Or is there?
Perception is reality.
Along those lines, regardless of what fictional selves we unintentionally perceive ourselves to be,
We are what we pretend to be, so we must be careful about what we pretend to be.
That’s the narrator’s take. But is Vonnegut speaking for himself?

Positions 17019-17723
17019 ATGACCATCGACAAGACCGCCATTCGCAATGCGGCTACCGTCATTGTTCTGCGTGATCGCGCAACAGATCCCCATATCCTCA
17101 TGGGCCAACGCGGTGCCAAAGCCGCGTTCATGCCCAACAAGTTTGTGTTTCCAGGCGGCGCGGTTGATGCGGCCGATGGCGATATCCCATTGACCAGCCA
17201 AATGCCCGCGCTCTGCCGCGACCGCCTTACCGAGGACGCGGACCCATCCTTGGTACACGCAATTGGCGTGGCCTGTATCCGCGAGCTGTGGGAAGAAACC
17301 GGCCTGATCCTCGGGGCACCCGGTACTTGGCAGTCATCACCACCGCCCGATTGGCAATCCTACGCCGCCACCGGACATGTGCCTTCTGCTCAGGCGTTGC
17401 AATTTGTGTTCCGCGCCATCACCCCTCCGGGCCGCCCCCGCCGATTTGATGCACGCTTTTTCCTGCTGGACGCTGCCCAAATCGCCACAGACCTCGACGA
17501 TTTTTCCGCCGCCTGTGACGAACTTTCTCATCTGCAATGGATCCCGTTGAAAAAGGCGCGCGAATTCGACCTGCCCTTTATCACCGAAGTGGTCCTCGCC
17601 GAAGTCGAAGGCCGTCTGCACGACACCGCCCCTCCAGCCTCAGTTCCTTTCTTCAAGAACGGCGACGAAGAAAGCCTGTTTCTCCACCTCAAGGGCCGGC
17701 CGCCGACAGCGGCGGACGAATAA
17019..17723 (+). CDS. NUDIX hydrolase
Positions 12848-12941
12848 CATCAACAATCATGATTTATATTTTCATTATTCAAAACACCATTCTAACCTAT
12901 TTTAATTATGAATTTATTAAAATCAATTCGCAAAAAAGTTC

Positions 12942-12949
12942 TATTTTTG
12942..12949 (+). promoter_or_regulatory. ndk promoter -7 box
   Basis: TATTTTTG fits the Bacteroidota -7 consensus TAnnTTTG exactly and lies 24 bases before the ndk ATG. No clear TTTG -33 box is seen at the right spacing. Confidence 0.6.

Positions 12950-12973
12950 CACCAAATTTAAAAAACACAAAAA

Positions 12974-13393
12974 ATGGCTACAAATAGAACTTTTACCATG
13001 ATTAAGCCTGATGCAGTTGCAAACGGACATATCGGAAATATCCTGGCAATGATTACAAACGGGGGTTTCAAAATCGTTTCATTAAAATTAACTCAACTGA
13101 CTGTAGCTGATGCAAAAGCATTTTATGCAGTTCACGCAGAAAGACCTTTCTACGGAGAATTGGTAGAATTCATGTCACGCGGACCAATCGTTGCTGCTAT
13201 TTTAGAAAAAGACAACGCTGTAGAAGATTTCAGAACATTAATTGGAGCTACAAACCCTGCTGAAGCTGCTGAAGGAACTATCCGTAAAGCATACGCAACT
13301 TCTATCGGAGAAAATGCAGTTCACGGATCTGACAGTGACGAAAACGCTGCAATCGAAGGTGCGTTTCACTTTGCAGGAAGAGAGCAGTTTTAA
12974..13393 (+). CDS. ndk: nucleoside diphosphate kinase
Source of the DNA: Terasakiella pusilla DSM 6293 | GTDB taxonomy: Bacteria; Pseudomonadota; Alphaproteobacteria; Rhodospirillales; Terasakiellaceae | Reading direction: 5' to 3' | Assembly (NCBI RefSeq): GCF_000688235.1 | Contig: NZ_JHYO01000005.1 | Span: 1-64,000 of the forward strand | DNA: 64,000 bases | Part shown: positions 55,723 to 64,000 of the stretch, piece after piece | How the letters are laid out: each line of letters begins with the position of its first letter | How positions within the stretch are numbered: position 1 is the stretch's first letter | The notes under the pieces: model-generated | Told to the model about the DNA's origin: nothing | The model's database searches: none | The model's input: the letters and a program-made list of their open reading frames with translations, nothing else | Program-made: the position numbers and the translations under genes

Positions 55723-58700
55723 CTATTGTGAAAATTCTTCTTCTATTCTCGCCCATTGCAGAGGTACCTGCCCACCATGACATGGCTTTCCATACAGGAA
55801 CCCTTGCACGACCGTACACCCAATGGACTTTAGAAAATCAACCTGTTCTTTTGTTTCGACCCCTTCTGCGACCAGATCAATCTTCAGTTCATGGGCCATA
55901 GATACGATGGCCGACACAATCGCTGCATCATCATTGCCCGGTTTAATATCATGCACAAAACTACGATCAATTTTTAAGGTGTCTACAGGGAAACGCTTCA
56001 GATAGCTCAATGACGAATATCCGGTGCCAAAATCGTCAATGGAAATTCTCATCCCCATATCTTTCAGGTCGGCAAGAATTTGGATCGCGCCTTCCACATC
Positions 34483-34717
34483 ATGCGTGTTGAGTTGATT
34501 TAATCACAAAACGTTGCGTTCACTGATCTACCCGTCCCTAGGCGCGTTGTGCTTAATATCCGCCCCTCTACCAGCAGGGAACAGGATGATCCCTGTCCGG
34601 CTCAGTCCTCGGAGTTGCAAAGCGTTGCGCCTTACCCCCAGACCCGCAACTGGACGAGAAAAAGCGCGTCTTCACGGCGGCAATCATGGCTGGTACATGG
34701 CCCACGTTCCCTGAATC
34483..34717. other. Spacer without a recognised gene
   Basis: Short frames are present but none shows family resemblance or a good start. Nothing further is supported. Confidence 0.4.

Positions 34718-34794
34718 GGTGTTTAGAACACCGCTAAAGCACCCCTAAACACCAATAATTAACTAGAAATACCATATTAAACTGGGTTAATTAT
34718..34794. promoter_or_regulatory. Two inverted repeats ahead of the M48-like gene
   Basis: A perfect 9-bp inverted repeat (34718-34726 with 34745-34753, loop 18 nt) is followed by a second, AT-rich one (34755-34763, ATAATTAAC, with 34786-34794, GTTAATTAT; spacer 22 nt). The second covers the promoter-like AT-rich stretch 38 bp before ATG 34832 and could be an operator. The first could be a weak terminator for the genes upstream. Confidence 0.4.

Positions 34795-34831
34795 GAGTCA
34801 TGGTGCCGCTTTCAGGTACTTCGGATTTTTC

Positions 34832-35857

EDIT: That’s Vonnegut’s take on the narrator’s story. But the question remains, and in this case, the question runs deeper. The moral is Vonnegut’s, after all. I have to ask myself what effect this book had on him—the actual writer, not the fictitious one, if there’s a difference.
And on that note,
do writers insert the fictional version of themselves into their work, or does the writer become what he writes?